All Day Saturday and Sunday FREE adoptions at SF SPCA Mission and Pacific Heights Campuses Big Jenga! Colossal Connect Four! Crowd-art watercolor wall Midway games Selfie station Bouncy obstacle course And more!
*SF residents will be required to pay SF dog license fee.
When I look at an old dog staring out of the window at the doggy loft, I see someone who understands loyalty. The older dog has experienced what it feels like to be a part of a team. They know what it means to be able to depend on someone. I sense they are feeling the loss and it breaks my heart. My compassionate response is to give that old dog all the love and affection they can tolerate, to show them that they weren't wrong to trust us. I feel compelled to step up and show them their loyalty is valued, even more than love.
Mandy is an old dog at Muttville who understands loyalty. I took her out for a walk one morning and her focus wasn't on peeing, it was finding a certain someone or their car. We race-walked down the street pausing at every, single, parked car. She determinedly sniffed each door and tire before moving down the row. I asked her repeatedly to please go potty, because it was nicer for us all if she did her business outside, rather than in the doggy loft among the other dogs. She ignored me. She had priorities.
I don't know many cocker spaniels but I do recognize loyalty, and what it means to be part of a team.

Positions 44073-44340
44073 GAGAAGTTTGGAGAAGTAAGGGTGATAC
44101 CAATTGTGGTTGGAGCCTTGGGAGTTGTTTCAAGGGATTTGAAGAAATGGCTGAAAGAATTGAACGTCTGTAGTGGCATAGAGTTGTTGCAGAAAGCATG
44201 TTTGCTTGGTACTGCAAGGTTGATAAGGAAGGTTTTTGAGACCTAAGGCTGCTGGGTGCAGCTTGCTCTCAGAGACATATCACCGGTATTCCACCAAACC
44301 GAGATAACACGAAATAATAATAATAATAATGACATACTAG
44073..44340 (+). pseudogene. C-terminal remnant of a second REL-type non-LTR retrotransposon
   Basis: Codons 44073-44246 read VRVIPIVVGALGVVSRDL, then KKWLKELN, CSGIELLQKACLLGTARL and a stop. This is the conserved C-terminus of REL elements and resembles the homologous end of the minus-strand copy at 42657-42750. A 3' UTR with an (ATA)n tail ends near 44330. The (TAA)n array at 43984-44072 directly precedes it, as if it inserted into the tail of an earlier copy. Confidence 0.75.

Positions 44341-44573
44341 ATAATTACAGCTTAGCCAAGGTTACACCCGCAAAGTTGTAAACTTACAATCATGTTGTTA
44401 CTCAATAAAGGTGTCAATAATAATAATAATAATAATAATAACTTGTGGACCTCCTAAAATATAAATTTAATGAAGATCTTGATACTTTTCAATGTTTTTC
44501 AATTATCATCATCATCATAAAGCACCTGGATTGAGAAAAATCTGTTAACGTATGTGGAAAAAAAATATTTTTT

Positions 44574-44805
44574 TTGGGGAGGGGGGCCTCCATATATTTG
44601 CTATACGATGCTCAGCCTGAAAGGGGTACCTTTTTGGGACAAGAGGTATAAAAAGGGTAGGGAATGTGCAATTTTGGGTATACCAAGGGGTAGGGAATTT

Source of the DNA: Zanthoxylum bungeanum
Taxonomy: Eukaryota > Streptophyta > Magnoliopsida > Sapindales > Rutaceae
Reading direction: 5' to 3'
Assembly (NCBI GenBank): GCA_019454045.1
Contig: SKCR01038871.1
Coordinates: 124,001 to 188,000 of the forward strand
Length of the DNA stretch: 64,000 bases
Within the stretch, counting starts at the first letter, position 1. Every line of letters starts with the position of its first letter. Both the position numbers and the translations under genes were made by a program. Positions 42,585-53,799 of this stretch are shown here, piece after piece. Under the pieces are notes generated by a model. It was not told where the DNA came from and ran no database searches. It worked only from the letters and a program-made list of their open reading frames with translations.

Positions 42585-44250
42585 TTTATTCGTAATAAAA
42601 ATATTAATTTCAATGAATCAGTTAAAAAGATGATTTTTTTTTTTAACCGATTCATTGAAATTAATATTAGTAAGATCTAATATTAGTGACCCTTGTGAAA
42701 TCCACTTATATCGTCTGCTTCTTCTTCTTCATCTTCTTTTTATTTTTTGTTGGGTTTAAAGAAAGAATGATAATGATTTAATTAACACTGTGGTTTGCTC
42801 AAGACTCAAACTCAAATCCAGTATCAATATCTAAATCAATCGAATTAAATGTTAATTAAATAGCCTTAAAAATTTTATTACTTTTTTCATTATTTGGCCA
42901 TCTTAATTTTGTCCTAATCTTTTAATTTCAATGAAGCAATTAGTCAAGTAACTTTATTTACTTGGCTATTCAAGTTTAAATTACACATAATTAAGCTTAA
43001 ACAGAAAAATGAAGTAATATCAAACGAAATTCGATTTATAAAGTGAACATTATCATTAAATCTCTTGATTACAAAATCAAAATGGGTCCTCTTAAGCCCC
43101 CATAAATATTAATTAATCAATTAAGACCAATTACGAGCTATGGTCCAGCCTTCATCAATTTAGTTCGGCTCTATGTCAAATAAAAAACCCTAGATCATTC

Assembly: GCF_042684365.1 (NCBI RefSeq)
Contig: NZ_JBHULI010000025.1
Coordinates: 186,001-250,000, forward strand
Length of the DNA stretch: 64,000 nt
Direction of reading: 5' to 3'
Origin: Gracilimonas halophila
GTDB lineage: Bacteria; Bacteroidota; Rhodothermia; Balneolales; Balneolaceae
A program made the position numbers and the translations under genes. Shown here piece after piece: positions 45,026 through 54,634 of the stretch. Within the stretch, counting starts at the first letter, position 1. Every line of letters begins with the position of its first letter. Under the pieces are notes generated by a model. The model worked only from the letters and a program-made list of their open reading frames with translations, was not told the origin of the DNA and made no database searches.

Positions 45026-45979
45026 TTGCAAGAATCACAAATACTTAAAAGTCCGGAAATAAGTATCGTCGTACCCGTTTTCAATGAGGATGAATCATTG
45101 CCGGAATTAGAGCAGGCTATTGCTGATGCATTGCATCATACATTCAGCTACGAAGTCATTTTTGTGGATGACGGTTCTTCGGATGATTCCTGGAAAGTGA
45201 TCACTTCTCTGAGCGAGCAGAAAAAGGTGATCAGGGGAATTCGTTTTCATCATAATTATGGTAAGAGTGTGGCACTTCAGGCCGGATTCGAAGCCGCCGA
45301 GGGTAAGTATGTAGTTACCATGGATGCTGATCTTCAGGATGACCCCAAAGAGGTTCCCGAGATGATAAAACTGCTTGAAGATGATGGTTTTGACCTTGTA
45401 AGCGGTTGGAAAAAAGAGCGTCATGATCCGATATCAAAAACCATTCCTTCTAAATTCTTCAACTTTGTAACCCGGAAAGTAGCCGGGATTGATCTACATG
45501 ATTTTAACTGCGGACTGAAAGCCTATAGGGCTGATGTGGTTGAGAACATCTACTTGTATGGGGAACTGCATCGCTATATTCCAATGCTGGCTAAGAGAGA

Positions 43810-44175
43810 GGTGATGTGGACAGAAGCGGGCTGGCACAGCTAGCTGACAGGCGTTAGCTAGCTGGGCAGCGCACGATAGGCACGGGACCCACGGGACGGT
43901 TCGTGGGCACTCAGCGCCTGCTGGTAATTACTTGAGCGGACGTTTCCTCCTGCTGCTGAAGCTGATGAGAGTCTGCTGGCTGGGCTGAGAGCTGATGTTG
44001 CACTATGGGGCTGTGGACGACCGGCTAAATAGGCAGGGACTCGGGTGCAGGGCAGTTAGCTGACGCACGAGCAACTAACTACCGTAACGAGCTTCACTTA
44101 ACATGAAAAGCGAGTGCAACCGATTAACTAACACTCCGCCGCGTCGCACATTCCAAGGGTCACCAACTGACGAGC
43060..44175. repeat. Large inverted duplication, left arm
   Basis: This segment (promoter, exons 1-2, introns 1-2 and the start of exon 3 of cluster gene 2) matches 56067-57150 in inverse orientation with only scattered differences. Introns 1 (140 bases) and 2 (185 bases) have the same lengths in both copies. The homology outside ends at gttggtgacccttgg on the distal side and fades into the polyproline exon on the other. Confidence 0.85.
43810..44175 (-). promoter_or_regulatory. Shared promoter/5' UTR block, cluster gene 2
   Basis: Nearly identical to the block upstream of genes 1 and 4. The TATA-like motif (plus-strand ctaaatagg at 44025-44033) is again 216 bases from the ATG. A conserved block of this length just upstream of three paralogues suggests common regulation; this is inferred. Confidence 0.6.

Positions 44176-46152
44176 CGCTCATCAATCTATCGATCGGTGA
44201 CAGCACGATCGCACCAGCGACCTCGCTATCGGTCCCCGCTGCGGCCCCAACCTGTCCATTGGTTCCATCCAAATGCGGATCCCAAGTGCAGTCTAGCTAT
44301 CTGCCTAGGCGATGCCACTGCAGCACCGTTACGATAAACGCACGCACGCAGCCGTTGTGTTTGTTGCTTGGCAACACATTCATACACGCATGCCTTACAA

When I spend time with old dogs I always seem to come away with a new wisdom or reminded of a forgotten lesson. Recently I sat with a big old girl named Bridgett. Her quiet watchful gaze followed me around the room until I stopped mopping and came over. She had fit her large shepherd body onto a piece of AstroTurf along the far wall. I couldn't tell if she missed laying on grass or wanted a little private space.
Since her eyes were open I decided to go visit. I'm so glad I did. Bridgett lifted her sugar face up and calmly gazed at me. I took that as a green-light and sat down on the floor. We chatted.
This is Danny, a very clever senior dog from Muttville. Without me saying a word, he walked up during my recent volunteer duty, and put out his right paw. It was still pretty early on this San Francisco morning, and I needed another cup of coffee, but this little cocker spaniel was intent on showing off his tricks.
Unlike my big old Shepherd Husky, Danny didn't need to sit down to shake hands. He also proved he is ambidextrous by offering his left paw a few minutes later.
Volunteering at Muttville Senior Dog Rescue every week brings me in close contact with old dogs. All of my desire to help them get another chance at love and affection with a new family is satisfied by the end of my shift.